Methods: We performed a qualitative study using a directed content analysis approach from February to October 2013. Fifteen community-dwelling older adults age≥65 years who presented to the ED of an academic medical center hospital for care and who were discharged home were enrolled. Semi-structured interviews were conducted initially in the ED and subsequently in patients’ homes over the following six weeks. All interviews were audio-recorded, transcribed, verified, and coded. The study team jointly analyzed the data and identified themes that emerged from the interviews.
Results: The average age of study participants was 74 years (standard deviation ±7.2 years); 53% were female; 80% were white. We found five themes that influenced participants’ decisions to obtain acute illness care from the ED: limited availability of PCP-based care, variable interactions with healthcare providers and systems, limited availability of transportation for illness care, desire to avoid burdening friends and family, and previous experiences with illnesses.
Conclusion: Community-dwelling older adults integrate multiple factors when deciding to obtain care from an ED rather than their PCPs. These factors relate to personal and social considerations, practical issues, and individual perceptions based on previous experiences. If these findings are validated in confirmatory studies, policymakers wishing to modify where older adults receive care should consider person-centered interventions at the system and individual level, such as decision support, telemedicine, improved transport services, enhancing PCPs’ capabilities, and enhancing EDs’ resources to care for older patients.
Effectiveness of Resident Physicians as Triage Liaison Providers in an Academic Emergency Department
Introduction: Emergency department (ED) crowding is associated with detrimental effects on EDquality of care. Triage liaison providers (TLP) have been used to mitigate the effects of crowding.Prior studies have evaluated attending physicians and advanced practice providers as TLPs, withlimited data evaluating resident physicians as TLPs. This study compares operational performanceoutcomes between resident and attending physicians as TLPs.
Methods: This retrospective cohort study compared aggregate operational performance at anurban, academic ED during pre- and post-TLP periods. The primary outcome was defined ascost-effectiveness based upon return on investment (ROI). Secondary outcomes were defined asdifferences in median ED length of stay (LOS), median door-to-provider (DTP) time, proportion of leftwithout being seen (LWBS), and proportion of “very good” overall patient satisfaction scores.
Results: Annual profit generated for physician-based collections through LWBS capture (afterdeducting respective salary costs) equated to a gain (ROI: 54%) for resident TLPs and a loss(ROI: -31%) for attending TLPs. Accounting for hospital-based collections made both profitable,with gains for resident TLPs (ROI: 317%) and for attending TLPs (ROI: 86%). Median DTP time forresident TLPs was significantly lower (p<0.0001) than attending or historical control. Proportion of “verygood” patient satisfaction scores and LWBS was improved for both resident and attending TLPs overhistorical control. Overall median LOS was not significantly different.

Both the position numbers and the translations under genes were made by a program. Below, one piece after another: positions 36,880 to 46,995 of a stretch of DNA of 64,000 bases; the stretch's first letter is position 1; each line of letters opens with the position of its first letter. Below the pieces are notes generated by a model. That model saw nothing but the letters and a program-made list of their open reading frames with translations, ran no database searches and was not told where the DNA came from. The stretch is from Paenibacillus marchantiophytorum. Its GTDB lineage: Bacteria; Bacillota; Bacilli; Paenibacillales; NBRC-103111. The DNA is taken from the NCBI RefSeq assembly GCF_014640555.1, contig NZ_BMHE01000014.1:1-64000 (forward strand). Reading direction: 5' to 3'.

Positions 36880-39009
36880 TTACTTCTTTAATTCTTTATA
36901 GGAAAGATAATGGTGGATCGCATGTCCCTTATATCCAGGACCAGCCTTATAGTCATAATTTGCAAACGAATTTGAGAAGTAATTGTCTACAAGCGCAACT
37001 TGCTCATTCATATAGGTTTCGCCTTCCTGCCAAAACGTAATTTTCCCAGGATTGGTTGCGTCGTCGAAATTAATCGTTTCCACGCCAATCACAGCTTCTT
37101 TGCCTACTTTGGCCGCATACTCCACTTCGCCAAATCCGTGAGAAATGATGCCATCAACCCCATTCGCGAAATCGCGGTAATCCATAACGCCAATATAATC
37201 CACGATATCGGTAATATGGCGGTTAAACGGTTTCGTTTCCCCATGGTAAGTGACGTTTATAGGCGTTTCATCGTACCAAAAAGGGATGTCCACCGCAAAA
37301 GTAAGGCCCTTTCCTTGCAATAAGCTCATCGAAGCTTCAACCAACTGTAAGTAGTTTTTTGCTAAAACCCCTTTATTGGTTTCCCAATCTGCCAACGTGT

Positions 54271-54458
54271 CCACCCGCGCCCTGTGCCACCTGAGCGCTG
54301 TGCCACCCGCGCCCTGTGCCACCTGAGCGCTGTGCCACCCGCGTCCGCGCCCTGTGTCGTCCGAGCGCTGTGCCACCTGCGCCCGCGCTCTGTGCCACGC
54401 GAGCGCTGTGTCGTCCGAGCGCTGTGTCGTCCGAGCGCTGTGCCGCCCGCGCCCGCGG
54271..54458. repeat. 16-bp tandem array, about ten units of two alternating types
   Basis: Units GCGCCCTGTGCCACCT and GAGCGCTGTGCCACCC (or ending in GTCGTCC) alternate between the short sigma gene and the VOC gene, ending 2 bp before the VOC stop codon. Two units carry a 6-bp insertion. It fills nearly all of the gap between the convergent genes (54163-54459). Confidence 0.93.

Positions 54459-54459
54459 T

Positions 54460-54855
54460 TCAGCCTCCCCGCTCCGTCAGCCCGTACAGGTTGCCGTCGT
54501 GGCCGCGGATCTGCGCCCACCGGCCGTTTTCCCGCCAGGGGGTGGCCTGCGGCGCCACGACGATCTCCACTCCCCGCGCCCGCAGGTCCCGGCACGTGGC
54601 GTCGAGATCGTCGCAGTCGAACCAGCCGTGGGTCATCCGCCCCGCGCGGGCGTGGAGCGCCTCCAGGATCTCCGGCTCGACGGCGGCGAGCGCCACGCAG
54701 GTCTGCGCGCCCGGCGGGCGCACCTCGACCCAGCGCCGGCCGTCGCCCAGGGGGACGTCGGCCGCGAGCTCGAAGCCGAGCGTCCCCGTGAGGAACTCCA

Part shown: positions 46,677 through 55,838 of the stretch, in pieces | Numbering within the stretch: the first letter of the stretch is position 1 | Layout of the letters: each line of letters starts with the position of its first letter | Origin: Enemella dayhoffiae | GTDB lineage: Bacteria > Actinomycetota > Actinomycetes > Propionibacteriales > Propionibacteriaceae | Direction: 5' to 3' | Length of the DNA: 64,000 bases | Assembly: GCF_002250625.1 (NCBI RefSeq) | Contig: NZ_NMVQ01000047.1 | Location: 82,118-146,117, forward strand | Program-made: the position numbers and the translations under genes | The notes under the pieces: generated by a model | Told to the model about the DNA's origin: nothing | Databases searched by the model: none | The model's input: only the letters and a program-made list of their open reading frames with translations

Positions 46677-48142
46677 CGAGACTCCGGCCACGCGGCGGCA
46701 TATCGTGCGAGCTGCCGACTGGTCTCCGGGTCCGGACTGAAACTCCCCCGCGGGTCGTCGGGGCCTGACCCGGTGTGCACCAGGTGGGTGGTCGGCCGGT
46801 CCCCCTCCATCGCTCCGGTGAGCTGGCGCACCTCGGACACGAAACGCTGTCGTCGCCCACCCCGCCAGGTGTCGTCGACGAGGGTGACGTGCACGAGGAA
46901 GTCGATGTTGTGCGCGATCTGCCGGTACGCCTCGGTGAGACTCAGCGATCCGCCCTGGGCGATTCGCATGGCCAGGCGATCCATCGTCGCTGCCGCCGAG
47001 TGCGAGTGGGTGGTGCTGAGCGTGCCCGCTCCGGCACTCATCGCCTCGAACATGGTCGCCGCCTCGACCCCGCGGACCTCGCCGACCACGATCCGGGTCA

Conclusion: Resident and attending TLPs improved DTP time, patient satisfaction, and LWBSrates. Both resident and attending TLPs are cost effective, with residents having a more favorablefinancial profile.
Treatment Protocol Assessment
Introduction: Over 300,000 patients in the United States sustain low-trauma fragility hip fracturesannually. Multidisciplinary geriatric fracture programs (GFP) including early, multimodal painmanagement reduce morbidity and mortality. Our overall goal was to determine the effects of a GFPon the emergency department (ED) pain management of geriatric fragility hip fractures.
Methods: We performed a retrospective study including patients age ≥65 years with fragility hipfractures two years before and two years after the implementation of the GFP. Outcomes were timeto (any) first analgesic, use of acetaminophen and fascia iliaca compartment block (FICB) in the ED,and amount of opioid medication administered in the first 24 hours. We used permutation tests toevaluate differences in ED pain management following GFP implementation.
Results: We studied 131 patients in the pre-GFP period and 177 patients in the post-GFP period.In the post-GFP period, more patients received FICB (6% vs. 60%; difference 54%, 95% confidenceinterval [CI] 45-63%; p<0.001) and acetaminophen (10% vs. 51%; difference 41%, 95% CI 32-51%;p<0.001) in the ED. Patients in the post-GFP period also had a shorter time to first analgesic (103vs. 93 minutes; p=0.04) and received fewer morphine equivalents in the first 24 hours (15mg vs.10mg, p<0.001) than patients in the pre-GFP period.